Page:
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Open Access Publications from the University of California

Statistics meets Optimization: Computational guarantees for statistical learning algorithms

  • Author(s): Yang, Fan
  • Advisor(s): Wainwright, Martin J
  • et al.
Abstract

Modern technological advances have prompted massive scale data collection in many

modern fields such as artificial intelligence, and traditional sciences alike. This has led to

an increasing need for scalable machine learning algorithms and statistical methods to draw

conclusions about the world. In all data-driven procedures, the data scientist faces the

following fundamental questions: How should I design the learning algorithm and how long

should I run it? Which samples should I collect for training and how many are sufficient to

generalize conclusions to unseen data? These questions relate to statistical and computational properties of both the data and the algorithm. This thesis explores their role in the areas of non-convex optimization, non-parametric estimation, active learning and multiple testing.

In the first part, we provide insights of different flavor concerning the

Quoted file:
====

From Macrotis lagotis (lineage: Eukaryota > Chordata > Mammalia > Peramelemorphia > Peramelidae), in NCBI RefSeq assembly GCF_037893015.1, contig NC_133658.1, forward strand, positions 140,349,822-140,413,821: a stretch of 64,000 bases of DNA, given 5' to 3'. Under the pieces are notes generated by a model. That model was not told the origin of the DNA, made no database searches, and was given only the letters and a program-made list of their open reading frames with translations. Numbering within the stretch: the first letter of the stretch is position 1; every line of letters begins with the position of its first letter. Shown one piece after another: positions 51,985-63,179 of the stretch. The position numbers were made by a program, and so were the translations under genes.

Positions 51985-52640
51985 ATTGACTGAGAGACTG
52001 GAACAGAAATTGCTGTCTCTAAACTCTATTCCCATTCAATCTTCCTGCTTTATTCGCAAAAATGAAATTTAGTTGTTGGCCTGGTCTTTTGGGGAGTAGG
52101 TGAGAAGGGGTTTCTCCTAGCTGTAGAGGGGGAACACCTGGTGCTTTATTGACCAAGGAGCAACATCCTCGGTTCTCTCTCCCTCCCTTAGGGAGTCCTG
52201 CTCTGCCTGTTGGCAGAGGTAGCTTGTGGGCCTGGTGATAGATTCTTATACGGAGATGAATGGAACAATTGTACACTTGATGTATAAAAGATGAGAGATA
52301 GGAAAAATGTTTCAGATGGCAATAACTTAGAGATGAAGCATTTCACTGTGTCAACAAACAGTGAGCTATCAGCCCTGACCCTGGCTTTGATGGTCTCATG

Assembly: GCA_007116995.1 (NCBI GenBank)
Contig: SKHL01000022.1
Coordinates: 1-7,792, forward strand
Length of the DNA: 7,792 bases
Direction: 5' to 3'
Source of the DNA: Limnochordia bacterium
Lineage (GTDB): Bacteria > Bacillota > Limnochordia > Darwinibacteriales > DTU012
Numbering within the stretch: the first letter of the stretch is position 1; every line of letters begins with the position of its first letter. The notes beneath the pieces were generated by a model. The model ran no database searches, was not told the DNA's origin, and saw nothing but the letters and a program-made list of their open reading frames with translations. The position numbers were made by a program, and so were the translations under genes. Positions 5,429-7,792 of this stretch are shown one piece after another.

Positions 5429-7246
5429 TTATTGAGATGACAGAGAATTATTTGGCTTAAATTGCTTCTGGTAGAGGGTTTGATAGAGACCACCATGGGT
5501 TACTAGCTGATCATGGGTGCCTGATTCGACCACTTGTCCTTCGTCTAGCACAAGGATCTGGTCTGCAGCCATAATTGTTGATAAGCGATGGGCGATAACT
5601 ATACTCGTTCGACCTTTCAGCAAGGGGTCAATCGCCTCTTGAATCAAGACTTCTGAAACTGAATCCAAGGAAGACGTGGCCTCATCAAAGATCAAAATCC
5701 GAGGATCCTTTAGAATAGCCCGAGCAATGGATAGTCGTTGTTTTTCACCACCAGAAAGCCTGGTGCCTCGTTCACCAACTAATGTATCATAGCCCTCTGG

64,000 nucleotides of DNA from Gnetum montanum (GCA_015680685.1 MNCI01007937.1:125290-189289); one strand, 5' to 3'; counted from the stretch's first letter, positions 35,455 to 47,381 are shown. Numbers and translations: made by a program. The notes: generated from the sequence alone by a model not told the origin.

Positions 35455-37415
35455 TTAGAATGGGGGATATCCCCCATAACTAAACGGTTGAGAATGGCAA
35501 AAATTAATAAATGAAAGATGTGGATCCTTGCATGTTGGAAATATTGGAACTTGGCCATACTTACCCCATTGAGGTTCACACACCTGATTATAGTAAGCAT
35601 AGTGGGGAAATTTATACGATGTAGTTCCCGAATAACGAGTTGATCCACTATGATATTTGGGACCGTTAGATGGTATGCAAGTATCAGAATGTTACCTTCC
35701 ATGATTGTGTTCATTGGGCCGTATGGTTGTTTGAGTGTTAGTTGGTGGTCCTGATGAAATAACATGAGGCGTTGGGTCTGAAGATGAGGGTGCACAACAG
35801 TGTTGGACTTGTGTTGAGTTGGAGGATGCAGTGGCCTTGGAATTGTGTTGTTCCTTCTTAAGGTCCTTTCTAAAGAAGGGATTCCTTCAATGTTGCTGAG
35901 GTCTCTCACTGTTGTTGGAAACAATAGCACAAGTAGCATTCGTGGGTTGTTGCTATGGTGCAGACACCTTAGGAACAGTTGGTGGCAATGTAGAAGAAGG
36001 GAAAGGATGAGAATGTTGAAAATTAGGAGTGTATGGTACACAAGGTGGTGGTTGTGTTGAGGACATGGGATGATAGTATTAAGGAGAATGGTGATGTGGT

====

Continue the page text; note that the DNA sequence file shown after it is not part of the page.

interplay between statistical and computational properties of first-order type methods on

common estimation procedures. The expectation-maximization (EM) algorithm estimates

parameters of a latent variable model by running a first-order type method on a non-convex

landscape. We identify and characterize a general class of Hidden Markov Models for which

linear convergence of EM to a statistically optimal point is provable for a large initialization

radius. For non-parametric estimation problems, functional gradient descent type (also

called boosting) algorithms are used to estimate the best fit in infinite dimensional function

spaces. We develop a new proof technique showing that early stopping the algorithm instead

may also yield an optimal estimator without explicit regularization. In fact, the same

key quantities (localized complexities) are underlying both traditional penalty-based and

algorithmic regularization.

In the second part of the thesis, we explore how data collected adaptively with a constantly

updated estimation can lead to signifcant reduction in sample complexity for multiple

hypothesis testing problems. In particular, we show how adaptive strategies can be used

to simultaneously control the false discovery rate over multiple tests and return the best

alternative (among many) for each test with optimal sample complexity in an online manner.

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